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“ARENA is continuing to help build a business case for renewables in mining which has been underlined by other successful projects such as Rio Tinto’s Weipa project [a 6.7 MW solar PV farm] and Sandfire Resources’ DeGrussa Solar Project, reducing their fuel consumption by up to 20 per cent,” he added.

More mining powered with renewables

Indeed, ARENA’s help is continuing with $3 million funding to Port Gregory Wind Farm to build grid-connected wind, solar and lithium-ion battery project in Port Gregory, near Kalbarri.

This microgrid hybrid project, developed by Perth-based Advanced Energy Resources (AER), will consist of a 2.5 MW wind farm, a 1 MW solar farm and a 2 MW / 0.5 MWh battery which will provide up to 70% of the electricity needs of a nearby garnet mining and processing plant run by GMA Garnet.

The wind turbines being used in Port Gregory are second-hand Enercon turbines from northern Germany refurbished in Australia by AER. The battery is manufactured by Kokam and the battery inverters by Siemens. After developing this $11.2 million project for 13 years, AER will build, own and operate the site, due to be commissioned in December.

“By thinking outside the box, we’ve been able to commercialise a new approach to energy storage and renewable energy project delivery which will change the way that renewable energy generators are delivered in weak, fringe of grid areas and by customers who are unable to commit to long term power purchase agreements,” AER Managing Director Luca Castelli said.

The project will use a novel approach to resolving the challenges of connecting large amounts of renewable energy to weak, fringe-of-grid locations by using ‘back-to-back inverter topology’, a design that decouples the load and renewable energy generators from the grid via a DC link.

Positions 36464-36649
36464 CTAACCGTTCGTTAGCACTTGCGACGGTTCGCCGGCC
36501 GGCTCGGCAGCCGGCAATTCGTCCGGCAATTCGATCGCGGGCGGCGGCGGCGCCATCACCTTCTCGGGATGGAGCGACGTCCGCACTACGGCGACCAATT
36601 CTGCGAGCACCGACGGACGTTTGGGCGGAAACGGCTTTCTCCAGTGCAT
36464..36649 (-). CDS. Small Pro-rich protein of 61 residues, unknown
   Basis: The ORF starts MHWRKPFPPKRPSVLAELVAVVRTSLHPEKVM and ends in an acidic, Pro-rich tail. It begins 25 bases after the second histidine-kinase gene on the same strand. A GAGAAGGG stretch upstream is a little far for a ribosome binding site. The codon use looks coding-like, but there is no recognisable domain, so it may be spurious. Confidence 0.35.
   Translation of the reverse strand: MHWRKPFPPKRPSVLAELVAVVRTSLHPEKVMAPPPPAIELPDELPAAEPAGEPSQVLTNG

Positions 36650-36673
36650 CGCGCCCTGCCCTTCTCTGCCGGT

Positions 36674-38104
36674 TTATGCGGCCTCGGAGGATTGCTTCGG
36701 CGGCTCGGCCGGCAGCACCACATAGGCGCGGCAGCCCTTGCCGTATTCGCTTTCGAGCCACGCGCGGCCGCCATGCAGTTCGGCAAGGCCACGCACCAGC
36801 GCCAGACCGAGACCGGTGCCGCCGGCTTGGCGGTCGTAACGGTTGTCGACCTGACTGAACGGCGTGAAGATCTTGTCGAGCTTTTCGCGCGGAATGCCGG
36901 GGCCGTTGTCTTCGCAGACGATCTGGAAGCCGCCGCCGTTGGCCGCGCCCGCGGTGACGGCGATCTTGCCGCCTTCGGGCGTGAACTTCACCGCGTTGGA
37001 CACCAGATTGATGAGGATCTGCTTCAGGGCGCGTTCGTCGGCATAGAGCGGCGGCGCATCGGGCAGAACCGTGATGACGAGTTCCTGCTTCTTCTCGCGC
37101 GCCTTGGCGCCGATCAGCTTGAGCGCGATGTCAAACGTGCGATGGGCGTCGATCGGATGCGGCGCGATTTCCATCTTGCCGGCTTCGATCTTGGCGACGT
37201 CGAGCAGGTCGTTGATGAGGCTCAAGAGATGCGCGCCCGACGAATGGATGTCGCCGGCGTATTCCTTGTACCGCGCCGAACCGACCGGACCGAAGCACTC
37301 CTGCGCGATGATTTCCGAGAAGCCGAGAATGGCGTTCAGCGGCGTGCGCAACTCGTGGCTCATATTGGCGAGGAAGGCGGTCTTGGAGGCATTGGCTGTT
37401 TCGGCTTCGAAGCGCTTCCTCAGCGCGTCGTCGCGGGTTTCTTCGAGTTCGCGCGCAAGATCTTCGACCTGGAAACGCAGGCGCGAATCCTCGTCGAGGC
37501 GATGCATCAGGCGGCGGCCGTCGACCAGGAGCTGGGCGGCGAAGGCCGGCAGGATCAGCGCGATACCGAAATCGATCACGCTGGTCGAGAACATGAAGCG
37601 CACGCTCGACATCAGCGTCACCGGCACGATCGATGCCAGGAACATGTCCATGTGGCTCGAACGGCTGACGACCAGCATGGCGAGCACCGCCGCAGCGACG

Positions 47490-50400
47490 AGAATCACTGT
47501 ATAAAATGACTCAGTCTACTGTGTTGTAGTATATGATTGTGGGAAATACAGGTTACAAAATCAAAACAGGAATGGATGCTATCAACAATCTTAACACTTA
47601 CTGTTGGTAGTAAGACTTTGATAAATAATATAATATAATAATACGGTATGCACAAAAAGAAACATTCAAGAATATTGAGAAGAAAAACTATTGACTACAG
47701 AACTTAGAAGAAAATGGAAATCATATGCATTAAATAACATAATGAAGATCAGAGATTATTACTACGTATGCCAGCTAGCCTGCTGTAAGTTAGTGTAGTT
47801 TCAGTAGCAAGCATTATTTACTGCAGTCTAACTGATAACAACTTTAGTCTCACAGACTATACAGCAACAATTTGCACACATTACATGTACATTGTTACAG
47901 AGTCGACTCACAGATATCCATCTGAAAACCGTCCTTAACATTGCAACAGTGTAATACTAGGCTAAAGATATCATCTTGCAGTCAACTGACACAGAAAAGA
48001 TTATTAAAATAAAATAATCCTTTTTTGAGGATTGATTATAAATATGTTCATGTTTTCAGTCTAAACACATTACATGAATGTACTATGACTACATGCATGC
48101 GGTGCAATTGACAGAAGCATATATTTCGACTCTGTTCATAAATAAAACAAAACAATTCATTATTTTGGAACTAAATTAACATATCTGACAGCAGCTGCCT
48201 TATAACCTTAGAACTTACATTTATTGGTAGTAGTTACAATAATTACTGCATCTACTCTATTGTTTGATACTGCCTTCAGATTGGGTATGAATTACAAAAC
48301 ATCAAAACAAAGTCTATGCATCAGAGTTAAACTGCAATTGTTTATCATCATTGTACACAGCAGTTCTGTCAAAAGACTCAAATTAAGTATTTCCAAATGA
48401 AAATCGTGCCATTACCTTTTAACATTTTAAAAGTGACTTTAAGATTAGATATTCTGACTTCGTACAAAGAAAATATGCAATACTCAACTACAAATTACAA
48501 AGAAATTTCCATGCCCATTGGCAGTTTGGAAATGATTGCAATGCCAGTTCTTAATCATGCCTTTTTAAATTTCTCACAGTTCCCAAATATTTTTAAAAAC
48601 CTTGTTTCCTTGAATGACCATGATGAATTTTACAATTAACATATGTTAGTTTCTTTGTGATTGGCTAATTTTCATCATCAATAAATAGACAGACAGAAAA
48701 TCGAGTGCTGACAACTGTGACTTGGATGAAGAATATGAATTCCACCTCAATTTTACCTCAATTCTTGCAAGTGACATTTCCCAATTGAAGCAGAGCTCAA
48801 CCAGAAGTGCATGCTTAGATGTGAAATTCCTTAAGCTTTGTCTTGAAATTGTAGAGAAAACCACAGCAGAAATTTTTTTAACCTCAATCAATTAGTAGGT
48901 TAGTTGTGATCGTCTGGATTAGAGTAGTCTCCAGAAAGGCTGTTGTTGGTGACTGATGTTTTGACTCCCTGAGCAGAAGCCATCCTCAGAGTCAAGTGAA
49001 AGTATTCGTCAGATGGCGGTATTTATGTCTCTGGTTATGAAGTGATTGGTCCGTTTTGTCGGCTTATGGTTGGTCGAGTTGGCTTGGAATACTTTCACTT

“This grid connection design will overcome challenges associated with connections to weak grids, providing backup power, and facilitating high penetrations of customer-side renewable generation. Effectively, this approach allows the solar and wind to operate in a microgrid with the battery and inverters, which avoided the need to upgrade the network,” ARENA CEO Miller said.

The two hybrid projects reflect a growing trend in powering mining operations worldwide with wind and solar. Presently, Australia’s largest solar PV installation at the mining site is the DeGrussa project – a hybrid system at Sandfire’s copper and gold mine site in Western Australia, which comprises a 10.6 MW solar facility coupled with a 6 MWh battery facility – integrated with an existing diesel generator. The project reached full operation in May 2016.

Other notable off-grid installations in the Australian mining sector include: a 7.3 MW solar array and 2 MW/1 MWh battery at the Granny Smith gold mine in Western Australia’s Eastern Goldfields region, a 3 MW solar farm at the Cannington silver and lead mine in north-west Queensland, and a 6.7 MW solar PV array at the Nova mine in Western Australia.